Landowners needed to support plan to plant 7 million trees across North and West Yorkshire by 2025
Seven million trees, the equivalent of 4900 football pitches or 3500 hectares, could be planted in North and West Yorkshire over the next four years as part of an Action Plan launched today by the White Rose Forest partnership.
The White Rose Action Plan 2021-25 sets out how tree planting can be accelerated across the region over the next four years to build up to a sustained annual target of approximately 3000 hectares per year from 2025 onwards.
Beyond 2025, research undertaken by the partnership suggests that North and West Yorkshire has the capacity to increase tree canopy cover from 11% (recorded in 2018) to 19% by 2050. This would mean planting approximately 160 million trees over the next 29 years.
The UK Government has committed to reaching net-zero carbon emissions by 2050 and tree planting is currently the most effective method we have to remove carbon from the air. The White Rose Forest partnership therefore commissioned the United Bank of Carbon team at the University of Leeds to scientifically assess how much CO2 could be removed from the atmosphere through tree planting across North and West Yorkshire. The results suggest that if we increase tree cover to 19%, by 2050 931 kilotonnes of CO2 could be sequestered annually, equating to 50% of the remaining residual carbon emissions within the region.¹
The White Rose Forest is supported by a partnership of experts from the Forestry Commission, national park authorities, local government, charities, community groups and businesses in North and West Yorkshire who have all contributed to the Action Plan. The Action Plan is backed by increased funding for tree planting within the White Rose Forest following the launch of the Government’s Nature for Climate fund in 2020.
The Mayor of West Yorkshire, Tracy Brabin, helped to launch the White Rose Forest Action Plan today at The Arium in Leeds, where over half a million young saplings are currently being grown by Leeds City Council for the White Rose Forest.
Tracy Brabin, Mayor of West Yorkshire, said: “When I was elected, I pledged to do everything in my power to tackle the climate and environment emergency. Last month, I launched the West Yorkshire Climate and Environment plan to set out how we will transition to a net zero carbon economy by 2038.
“The importance of trees for our environment, the wellbeing of our communities and the future of our planet cannot be overestimated. This was underlined by the recent global commitment to end and reverse deforestation at the UN COP26 climate summit.
“With the funding and expertise now available via the White Rose Forest partnership, we have never been in a better position to plant more trees here in North and West Yorkshire and enjoy the huge benefits they provide.”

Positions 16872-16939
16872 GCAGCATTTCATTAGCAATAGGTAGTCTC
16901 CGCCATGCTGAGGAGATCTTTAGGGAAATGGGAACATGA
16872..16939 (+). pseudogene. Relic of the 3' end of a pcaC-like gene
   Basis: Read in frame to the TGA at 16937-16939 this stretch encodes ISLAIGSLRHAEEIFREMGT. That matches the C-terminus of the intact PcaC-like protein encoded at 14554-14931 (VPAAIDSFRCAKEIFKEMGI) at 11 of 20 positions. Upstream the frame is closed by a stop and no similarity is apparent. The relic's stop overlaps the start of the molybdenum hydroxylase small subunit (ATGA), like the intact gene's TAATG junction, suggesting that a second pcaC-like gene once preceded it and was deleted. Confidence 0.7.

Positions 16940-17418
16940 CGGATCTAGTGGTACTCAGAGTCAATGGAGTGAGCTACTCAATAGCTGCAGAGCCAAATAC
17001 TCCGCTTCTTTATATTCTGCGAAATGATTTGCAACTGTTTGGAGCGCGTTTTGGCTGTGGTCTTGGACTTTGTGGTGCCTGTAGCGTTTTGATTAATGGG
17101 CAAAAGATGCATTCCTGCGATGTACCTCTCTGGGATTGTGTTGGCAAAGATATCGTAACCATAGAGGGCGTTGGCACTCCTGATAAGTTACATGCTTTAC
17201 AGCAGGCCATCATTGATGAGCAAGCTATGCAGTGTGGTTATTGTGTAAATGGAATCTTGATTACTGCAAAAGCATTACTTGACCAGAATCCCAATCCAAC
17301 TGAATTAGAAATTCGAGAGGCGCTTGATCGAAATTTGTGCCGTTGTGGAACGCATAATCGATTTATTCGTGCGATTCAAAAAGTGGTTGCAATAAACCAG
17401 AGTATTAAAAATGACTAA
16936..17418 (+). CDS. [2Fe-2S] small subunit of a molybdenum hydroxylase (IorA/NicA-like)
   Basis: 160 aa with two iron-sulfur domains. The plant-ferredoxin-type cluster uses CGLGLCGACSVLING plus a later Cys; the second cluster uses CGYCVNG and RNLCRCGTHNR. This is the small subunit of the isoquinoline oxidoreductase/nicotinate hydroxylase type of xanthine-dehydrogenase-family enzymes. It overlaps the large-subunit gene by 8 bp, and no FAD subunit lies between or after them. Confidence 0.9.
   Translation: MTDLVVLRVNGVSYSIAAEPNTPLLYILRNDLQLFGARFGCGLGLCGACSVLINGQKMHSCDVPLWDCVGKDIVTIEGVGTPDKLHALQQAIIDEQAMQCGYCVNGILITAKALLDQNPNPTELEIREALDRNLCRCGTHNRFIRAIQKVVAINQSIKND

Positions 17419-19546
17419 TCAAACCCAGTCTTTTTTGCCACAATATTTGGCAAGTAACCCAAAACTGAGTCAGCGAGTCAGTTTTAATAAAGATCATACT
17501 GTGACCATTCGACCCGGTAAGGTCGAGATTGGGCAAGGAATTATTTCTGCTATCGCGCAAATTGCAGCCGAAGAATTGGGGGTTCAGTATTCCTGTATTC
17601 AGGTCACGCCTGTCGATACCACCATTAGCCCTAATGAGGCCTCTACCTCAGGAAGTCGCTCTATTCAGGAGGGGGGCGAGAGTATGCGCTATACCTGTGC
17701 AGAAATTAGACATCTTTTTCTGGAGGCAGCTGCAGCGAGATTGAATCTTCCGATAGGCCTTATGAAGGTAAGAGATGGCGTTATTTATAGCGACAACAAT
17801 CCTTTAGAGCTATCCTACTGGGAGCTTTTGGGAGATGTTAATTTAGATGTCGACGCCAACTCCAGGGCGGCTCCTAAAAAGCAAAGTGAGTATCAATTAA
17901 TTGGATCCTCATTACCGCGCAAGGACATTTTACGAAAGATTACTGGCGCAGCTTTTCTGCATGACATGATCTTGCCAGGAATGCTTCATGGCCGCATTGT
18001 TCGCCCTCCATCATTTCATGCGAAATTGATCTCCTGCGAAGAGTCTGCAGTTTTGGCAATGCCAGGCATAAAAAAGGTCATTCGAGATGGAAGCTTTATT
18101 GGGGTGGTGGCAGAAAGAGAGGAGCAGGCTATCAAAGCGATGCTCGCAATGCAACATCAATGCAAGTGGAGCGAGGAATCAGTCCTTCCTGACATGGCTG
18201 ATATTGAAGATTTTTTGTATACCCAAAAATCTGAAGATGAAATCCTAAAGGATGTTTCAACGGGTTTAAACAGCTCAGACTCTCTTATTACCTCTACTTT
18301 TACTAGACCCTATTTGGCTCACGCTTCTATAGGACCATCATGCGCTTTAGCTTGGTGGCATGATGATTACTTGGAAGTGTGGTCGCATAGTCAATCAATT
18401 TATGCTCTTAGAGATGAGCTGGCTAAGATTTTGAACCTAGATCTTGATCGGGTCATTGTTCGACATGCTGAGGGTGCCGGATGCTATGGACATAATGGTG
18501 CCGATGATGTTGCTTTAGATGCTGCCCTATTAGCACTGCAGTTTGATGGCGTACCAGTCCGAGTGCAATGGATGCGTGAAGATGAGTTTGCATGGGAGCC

The White Rose Forest team is available to provide a wide range of expert planning, funding and planting support and would like to hear from any landowners or farmers who are interested in tree planting on their land. As set out in the Action Plan, the White Rose Forest can now provide a wide range of funding options for projects of all sizes in North and West Yorkshire.
Guy Thompson, White Rose Forest Programme Director, said: “There has never been a better time to plant trees thanks to the competitive funding and support now available for landowners and farmers. The White Rose Forest partnership is here to support all landowners in North and West Yorkshire.”
“The White Rose Forest Action Plan is ambitious because we need to respond to the climate emergency. As a community forest, our local communities are at the heart of everything we do. Every tree planted in the White Rose Forest will benefit communities across North and West Yorkshire, from helping prevent flooding along river valleys to improving the air we breathe.”
Cllr Derek Bastiman, North Yorkshire County Council’s Executive Member for Business and the Environment, said: “Working in partnership across West and North Yorkshire enables us to create the plan for the White Rose Forest at the scale necessary to have a significant impact.
“We’re setting ambitious targets, but I am confident that the public and landowners, whose participation is essential for the White Rose Forest to reach its potential, will embrace the opportunities and benefits afforded to combat climate change and support the diversity and sustainability of the natural world, which is so important to our daily lives and the economy of North Yorkshire.”
The launch of the White Rose Forest Action Plan 2021-25 took place at The Arium in Leeds, which is the largest local authority nursery in the country with capacity to grow over 3 million plants per year. With increasing demand for locally grown saplings, Leeds City Council is now looking at how The Arium can support more White Rose Forest projects.